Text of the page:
Friday Manta Ray Blogging

Manta rays are interesting creatures. They are, obviously, related to other rays and sharks. Most rays are bottom dwellers. Manta rays, on the other hand, have become adapted to open water.
manta 1 Posted by Hello

They feed by filtering plankton and only the bottom of their mouth has teeth. One of the more distictive features of Manta Rays are their cephalic lobes – forward extensions of the cephalic fin – which are used to funnel water to their mouth. In most rays the mouth is on the underside of the body, but in rays it is in the terminal position (a secondary adaptation to plankton feeding).
Manta 2 Posted by Hello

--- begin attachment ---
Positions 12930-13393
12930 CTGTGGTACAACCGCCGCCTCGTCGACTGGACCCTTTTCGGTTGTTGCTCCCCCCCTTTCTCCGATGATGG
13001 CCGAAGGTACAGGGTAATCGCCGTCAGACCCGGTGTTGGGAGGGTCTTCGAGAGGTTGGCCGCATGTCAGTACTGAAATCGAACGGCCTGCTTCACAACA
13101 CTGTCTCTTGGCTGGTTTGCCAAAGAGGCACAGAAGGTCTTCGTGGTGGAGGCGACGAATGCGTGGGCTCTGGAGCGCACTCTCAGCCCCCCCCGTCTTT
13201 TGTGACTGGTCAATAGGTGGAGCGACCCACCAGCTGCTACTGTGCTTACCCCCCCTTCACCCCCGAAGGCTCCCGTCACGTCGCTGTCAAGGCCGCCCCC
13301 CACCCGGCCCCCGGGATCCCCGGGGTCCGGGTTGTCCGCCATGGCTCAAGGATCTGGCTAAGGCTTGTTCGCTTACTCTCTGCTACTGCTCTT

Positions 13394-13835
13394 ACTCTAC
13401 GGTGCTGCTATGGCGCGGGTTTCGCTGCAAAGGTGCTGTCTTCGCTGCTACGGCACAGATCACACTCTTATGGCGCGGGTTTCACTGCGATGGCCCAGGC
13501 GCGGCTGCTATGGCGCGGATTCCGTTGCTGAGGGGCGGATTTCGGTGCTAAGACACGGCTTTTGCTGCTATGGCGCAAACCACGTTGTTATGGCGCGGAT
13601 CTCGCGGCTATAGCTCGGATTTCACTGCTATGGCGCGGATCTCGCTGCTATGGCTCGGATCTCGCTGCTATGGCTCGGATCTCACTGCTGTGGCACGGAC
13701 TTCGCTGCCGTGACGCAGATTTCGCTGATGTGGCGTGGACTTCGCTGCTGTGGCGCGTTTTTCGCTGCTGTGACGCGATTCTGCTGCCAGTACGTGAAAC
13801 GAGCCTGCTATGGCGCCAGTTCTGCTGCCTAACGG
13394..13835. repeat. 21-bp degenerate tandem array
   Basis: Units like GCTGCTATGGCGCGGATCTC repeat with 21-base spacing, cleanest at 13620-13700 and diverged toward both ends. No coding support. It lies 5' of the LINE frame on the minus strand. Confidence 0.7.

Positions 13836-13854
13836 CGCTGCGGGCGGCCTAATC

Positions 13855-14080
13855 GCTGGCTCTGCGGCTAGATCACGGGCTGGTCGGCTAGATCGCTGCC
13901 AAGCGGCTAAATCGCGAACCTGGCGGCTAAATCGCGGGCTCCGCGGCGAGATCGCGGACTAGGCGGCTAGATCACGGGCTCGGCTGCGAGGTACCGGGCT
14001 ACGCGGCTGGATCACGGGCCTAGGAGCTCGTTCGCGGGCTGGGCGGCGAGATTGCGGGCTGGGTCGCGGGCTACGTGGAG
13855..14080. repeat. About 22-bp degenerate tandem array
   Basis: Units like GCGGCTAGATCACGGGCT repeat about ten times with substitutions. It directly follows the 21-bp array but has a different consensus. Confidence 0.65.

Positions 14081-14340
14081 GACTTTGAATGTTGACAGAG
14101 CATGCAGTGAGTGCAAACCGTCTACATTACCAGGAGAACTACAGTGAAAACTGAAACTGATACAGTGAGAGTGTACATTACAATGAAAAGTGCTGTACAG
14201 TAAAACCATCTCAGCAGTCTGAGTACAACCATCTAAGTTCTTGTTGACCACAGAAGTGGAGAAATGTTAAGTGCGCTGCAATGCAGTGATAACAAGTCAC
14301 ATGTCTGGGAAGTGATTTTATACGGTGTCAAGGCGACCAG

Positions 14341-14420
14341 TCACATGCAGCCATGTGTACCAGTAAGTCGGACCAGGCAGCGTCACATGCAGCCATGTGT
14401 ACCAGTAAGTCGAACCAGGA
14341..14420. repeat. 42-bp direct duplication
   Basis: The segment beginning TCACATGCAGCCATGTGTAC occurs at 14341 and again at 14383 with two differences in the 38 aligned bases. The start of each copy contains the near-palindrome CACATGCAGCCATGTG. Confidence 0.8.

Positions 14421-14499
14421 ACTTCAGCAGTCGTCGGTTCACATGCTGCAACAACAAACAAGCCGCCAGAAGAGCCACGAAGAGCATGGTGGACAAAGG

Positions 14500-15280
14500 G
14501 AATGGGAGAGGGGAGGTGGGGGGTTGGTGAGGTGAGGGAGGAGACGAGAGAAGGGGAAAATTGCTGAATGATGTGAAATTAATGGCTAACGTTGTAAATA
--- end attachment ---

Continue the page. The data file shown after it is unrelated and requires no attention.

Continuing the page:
Color patterns on the underside of the Manta Rays bodie can be used to identify individuals in much the same way tail flukes can be used to identify whales.

Manta 3 Posted by Hello

Although Manta Rays have tails, they do not have the characteristic spine of the rays. During the course of their evolution the spine has become vestigial – the only thing that remains is a small pit at the base of the tail and a small piece of cartilage under the skin.

manta ray leaping Posted by Hello
Leaping Manta Rays, Daddy Warbucks!

Like whales and some species of shark, Manta Rays leap out of the water. They engage in three different types of leaps: forward landing head first, forward landing tail first and somersaulting. There are three explanations for the leaping: competition for females, cleaning behavior and play. I prefer the last explanation for purley nonscientific reasons. I would like to believe that the ability to engage in playful behavior is a characteristic of, and unites us with, all living things.

An interesting link to some interesting Manta Ray Videos

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